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tv   Maria Bartiromos Wall Street  FOX Business  April 5, 2020 11:00am-11:30am EDT

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and i really appreciate the time. it's so interesting hearing the life story of somebody who wasn't handed something and what you've done is awesome. thank you, buddy, i appreciate it. - thank you so much. - likewise. >> from the fox studios in new york city, this is maria bartiromo's "wall street." maria: happy weekend, everybody. welcome to the program that analyzes the week that was and helps position you for the week ahead, and what a week it was. thanks for joining me, i'm maria bartiromo. coming up, we will talk about the coronavirus and its impact. the ceo of 3m, mike roman, is here to talk about the need to produce more medical supplies to combat the covid-19 pandemic and why president trump is calling out 3m for its production of respirators. the u.s. economy lost 701,000 jobs in the month of march. that was the steepest decline in jobs since 2009.
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the unemployment rate rose to 4.4%. however, on mornings with maria this week, i spoke with the former president of the atlanta federal reserve, and he told me that the unemployment rate is much closer to 10% than 3.8% given we did see.6 million unemployment benefits this past week. joining me now to discuss the backdrop and the markets and investing around it is the alpha one capital partners founding partner dan nice. and, dan -- niles, and it is good to see you. we're going to get into the health part of this and, of course, what corporations are doing, including 3m, but i want to ask you about these markets. how would you look at the jobs numbers and your expectation in terms of when things might come back? >> sure. i mean, i think that's really the key to the market, is jobs. as you pointed out earlier, you lost 3.3 million jobs two weeks ago, then the most recent week you had 6.6 million.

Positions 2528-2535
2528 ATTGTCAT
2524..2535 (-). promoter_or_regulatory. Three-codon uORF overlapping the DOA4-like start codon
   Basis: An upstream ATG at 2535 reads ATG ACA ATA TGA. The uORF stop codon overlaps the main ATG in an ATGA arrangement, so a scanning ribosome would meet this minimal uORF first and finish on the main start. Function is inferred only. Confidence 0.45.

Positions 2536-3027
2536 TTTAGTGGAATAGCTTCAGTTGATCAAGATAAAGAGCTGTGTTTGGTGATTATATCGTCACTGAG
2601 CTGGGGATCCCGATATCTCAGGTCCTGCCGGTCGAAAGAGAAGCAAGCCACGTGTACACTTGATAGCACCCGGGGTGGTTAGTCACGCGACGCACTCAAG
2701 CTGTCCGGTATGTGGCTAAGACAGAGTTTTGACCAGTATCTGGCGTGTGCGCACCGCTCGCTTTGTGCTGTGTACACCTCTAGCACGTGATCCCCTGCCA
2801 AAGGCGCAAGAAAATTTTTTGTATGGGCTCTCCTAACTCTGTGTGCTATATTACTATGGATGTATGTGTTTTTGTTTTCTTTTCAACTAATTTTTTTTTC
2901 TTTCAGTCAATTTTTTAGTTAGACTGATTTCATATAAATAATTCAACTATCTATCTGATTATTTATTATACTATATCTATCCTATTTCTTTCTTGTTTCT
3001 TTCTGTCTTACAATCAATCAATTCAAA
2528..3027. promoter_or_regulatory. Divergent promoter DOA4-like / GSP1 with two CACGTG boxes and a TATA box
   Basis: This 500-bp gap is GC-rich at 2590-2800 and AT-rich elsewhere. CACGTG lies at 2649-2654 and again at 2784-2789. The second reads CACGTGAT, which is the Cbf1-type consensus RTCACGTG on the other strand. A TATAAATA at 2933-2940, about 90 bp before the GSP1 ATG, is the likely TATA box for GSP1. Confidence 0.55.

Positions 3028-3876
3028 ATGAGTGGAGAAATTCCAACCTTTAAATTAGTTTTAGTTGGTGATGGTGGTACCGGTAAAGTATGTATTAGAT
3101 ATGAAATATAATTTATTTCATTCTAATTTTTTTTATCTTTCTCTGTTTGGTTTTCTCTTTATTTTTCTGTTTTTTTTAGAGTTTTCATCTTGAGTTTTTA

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and the funny thing is that as you get into april and may, that's when corporations, the big ones, are really going to decide what to do. don't forget, most of this damage was inflicted in the month of march. so as the first quarter ends, now companies are trying to figure out, okay, who do i lay off, who do i furlough, etc. and i fully expect unemployment to be well over 10%. to me, the only question is does it peak out at over 20%. so that's the thing i'm focused on, which is why i don't think the market has seen the bottom. we just saw a bear market rally, which is pretty common, and we'll see where it goes. maria: so you are expecting further losses. you've been able to navigate this market quite effectively. i was reading the letter that you wrote to your investors in the last month, and you said given this march is the worst month in history since the great depression, i wanted to give you an unaudited estimate as to where we stand today. in fact, for the month of march